Hadramawt and Al Mahrah governorates make up the eastern region of Yemen, which has witnessed less conflict than the rest of the country. Al Mahrah has remained largely peaceful throughout the civil war; ACLED recorded only two violent occurrences in the governorate in early 2018: the assassination of an Omani citizen, and clashes involving Saudi forces and armed smugglers. Recently, the United Arab Emirates (UAE) and Saudi Arabia have been stepping up their presence in the area. The UAE-backed secessionist Southern Transitional Council (STC) set up headquarters in Al Mahrah, while plans for creating foreign-backed local military units are being discussed. These developments risk upsetting the consensus-based tribal governance that has kept the governorate away from conflict and from exacerbating tensions within the Gulf Cooperation Council (GCC).
Conflict activity has been more intense in Hadramawt, in connection with the established presence of militants linked to Al Qaeda in the Arabian Peninsula (AQAP). In 2015, AQAP forces took advantage of the security vacuum in the governorate to seize its capital city, Mukalla. The fall of Mukalla prompted the UAE to fund and train the Hadrami Elite Forces, a military force consisting of locally-recruited fighters that contributed to the ousting of AQAP from the port city in April 2016. AQAP continued to be active throughout 2017 with frequent attacks against Yemeni soldiers and assassinations of local military and political figures, while being subject to counter-terrorism operations and US drone strikes. In February 2018, the Hadrami Elite Forces launched a major military offensive dubbed “Al Faisal” in an attempt to clear the region of AQAP militants.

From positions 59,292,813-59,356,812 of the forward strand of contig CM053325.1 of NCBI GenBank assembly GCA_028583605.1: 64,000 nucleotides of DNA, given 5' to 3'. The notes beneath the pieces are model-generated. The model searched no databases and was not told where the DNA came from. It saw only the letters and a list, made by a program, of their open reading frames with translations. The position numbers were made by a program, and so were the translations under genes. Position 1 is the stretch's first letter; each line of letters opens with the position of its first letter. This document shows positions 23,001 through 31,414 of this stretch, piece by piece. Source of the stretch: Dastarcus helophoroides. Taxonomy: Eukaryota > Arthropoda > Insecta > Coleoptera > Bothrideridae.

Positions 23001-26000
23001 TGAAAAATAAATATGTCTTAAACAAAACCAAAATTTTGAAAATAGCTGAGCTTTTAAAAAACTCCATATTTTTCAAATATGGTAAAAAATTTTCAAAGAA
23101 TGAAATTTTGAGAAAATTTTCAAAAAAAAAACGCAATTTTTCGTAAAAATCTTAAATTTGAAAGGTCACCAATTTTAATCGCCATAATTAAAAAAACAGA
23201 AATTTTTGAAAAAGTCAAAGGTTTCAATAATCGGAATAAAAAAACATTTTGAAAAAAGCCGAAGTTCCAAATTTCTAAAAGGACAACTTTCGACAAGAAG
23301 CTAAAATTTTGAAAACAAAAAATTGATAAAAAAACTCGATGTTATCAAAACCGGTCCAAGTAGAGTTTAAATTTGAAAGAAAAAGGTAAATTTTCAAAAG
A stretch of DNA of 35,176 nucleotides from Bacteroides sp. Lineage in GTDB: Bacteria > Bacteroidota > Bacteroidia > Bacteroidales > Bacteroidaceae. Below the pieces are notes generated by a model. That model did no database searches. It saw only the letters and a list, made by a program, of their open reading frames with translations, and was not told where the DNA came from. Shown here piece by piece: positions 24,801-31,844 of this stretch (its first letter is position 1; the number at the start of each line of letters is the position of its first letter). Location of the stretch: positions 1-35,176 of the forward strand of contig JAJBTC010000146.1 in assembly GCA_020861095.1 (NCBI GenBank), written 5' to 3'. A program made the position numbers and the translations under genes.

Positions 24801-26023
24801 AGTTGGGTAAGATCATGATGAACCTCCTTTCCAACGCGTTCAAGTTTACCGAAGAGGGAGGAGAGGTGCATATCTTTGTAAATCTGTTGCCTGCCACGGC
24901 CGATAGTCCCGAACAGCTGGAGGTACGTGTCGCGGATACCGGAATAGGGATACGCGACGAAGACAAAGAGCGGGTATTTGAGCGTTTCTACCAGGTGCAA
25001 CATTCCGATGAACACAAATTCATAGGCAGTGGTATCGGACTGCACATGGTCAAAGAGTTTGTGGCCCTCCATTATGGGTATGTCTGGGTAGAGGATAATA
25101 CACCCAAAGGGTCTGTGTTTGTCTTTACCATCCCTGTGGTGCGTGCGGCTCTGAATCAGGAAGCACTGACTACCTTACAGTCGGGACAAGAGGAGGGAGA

Find an explanation of ACLED’s methodology for monitoring the conflict in Yemen here.